Does everyone rest their right forearm on the body of the bass guitar when plucking?
I can’t see what other option you would have. Same with my guitars, Ukuleles and Banjo.
I don’t. It moves up and down with my plucking hand.
Left-handed players don’t either
I would say it is not my forearm that is resting on the body of my bass, but just above my wrist sits there. I play a P-Bass and I think it is chamfered intentionally for this purpose. When I anchor my plunking hand on the top of the pickup is almost naturally goes there.
@hmet33 I’m curious what are you concerned about. Are you worried about the finish of your bass?
I’m a lefty and @Mike_NL is correct my right arm does not rest there… it is my left.
On my streams the forearm rests across the top of the bass and it’s very comfortable.
On more traditional shaped bodies my arm is almost straight when picking, and my hand is by the bridge for palm muting purposes. When plucking my thumb sits on the pickup lightly or string and my arm doesn’t rest on the bass at all.
I think it depends a bit on how low you sling your bass. If you play low, with a straight arm (finger plucking like Steve Harris or with a pick, like Shavo Odadjan) you will tend to only gently rest against the bass if at all. If you play high up against your chest, like Wojtek Pilichowski or Marcus Miller, your arm will likely rest solidly up against the bass. YMMV
I often do, but I get better tone if I lift my arm up and out so my wrist isn’t as bent.
I do, why not? its very stylish, lol. I look like a one arm T-Rex when I play bass
Which is known as the forearm.
I think the bass can make a difference too. My Charvel, the bridge is at the very end of the body. To effectively palm mute, I had to adopt a straighter arn
I would say that it’s the inside of the wrist directly above the palm? I find keeping the wrist straight helps me. I dunno About anyone else, but I’m definitely faster and more accurate that way.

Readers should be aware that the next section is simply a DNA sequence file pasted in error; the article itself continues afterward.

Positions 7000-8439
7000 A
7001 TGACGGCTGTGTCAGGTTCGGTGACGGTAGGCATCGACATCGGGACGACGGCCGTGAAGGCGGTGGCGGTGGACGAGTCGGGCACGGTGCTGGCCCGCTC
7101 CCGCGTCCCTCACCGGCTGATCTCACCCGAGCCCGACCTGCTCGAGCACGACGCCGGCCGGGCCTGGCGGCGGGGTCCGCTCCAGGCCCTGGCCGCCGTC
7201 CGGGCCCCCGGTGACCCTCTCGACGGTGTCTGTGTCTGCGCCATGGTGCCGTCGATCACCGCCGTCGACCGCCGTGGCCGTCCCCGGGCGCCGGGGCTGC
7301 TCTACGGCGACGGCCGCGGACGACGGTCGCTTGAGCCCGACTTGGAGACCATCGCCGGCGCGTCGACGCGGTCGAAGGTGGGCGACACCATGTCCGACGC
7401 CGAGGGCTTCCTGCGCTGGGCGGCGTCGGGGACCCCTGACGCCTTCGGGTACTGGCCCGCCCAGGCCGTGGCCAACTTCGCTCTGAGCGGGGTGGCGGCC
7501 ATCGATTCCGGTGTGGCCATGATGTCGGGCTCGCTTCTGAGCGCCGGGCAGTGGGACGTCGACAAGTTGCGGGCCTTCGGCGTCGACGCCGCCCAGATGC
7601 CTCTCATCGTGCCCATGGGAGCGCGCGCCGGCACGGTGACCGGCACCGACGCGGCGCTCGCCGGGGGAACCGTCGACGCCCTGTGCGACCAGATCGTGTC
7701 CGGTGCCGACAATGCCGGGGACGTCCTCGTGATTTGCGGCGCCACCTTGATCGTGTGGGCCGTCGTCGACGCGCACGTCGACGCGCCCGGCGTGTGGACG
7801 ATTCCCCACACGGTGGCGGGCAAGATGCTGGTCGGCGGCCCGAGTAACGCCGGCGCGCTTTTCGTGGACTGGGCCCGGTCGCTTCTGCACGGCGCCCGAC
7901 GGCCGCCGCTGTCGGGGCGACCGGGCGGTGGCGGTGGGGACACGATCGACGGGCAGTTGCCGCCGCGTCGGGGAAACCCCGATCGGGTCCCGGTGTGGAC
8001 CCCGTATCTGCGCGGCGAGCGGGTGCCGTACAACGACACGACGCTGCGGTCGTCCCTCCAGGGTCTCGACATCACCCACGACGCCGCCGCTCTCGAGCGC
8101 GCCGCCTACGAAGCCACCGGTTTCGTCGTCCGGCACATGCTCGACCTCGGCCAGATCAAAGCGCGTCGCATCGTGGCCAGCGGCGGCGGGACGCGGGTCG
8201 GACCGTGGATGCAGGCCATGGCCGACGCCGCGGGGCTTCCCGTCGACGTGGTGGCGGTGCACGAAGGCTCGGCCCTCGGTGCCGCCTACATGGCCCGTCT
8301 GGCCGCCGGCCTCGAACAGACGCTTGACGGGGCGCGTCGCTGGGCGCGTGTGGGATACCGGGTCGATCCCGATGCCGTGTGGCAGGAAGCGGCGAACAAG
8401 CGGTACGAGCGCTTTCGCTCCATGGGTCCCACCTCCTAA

I’ve never found my forearm being off the body of the bass. This goes for all of mine from my daily player to the kit built i did.
Maybe this relates to the idea of keeping the thumb anchored? I know I’m starting to get shiny spots on the top the body and the pickup.
I haven’t even thought about it. Will have to go see.
My forearm gently rests on the edge of the body but moves up and down as I pluck. The movement is because I play with the floating thumb technique.
In general, the lower the bass is worn, the straighter a player’s wrist will be when plucking.
The rule of thumb (no pun intended) of wearing the bass so it is in the same position relative to the body, whether the player is sitting or standing, makes good sense, but there is definitely wiggle room there when considering the most efficient and comfortable wrist-straightness while playing.
For example, when I first set the length of my strap, I wore the bass higher to very comfortably accommodate sitting. But that didn’t work well with my arm placement as my wrist was bent like crazy when I plucked.
I have since lengthened my strap over time until I felt much more comfortable when plucking, because my wrist is straighter. Not completely straight, because that would require my wearing the bass much lower than I now do.
As it is currently, I can play sitting down, but I hold my bass like a classical guitar player holds a guitar: with the instrument between my legs and centered with my body. Mark Smith recommends this position because it most closely simulates playing while standing.
I can also sit and play with my bass hanging over my right leg, like Josh does, but my bass is barely hovering just above my thigh as it hangs on my strap. I guess it’s the best compromise I can hope for.
Torso length is very varied and absolutely relative to every person. For example, Josh is crazy long and tall and his limbs and digits reflect that: arms, torso, fingers. Mark Smith is of a more average guy height of 5’10”, but even he has an arm wingspan of over six feet! More diminutive famous bass players wear their instruments wherever they feel most comfortable while thumping. The point is: each of us needs to find the strap length/bass hang-height, playing arm placement, and wrist benditude that works best for us as individuals.
The struggle is real.
Yes, the struggle is real. I sling my bass very low when I play because it’s the most comfortable for me. I have a very difficult time playing while seated, because I seem to have a short torso, and my thighs push the bass up very high (almost touching my chin), making it awkward for me to pluck and fret.
I guess I’m the traditionalist here? I’m fully with the bass above the waist plan. when sitting and converting to standing while playing, the bass stays static. I wouldn’t recommend it for everyone, on account everyone is different- but it’s what works best for me. And really, in the end that’s what this is about. being comfortable, accurate and happy. If it’s gonna by a drag, I’m not going to WANT to do it-and That’s an issue. It shouldn’t become a chore.
Picturing Pam going Full Hooky here
Lol, That’s pretty much where I sling mine, but I don’t come close to playing like Hooky.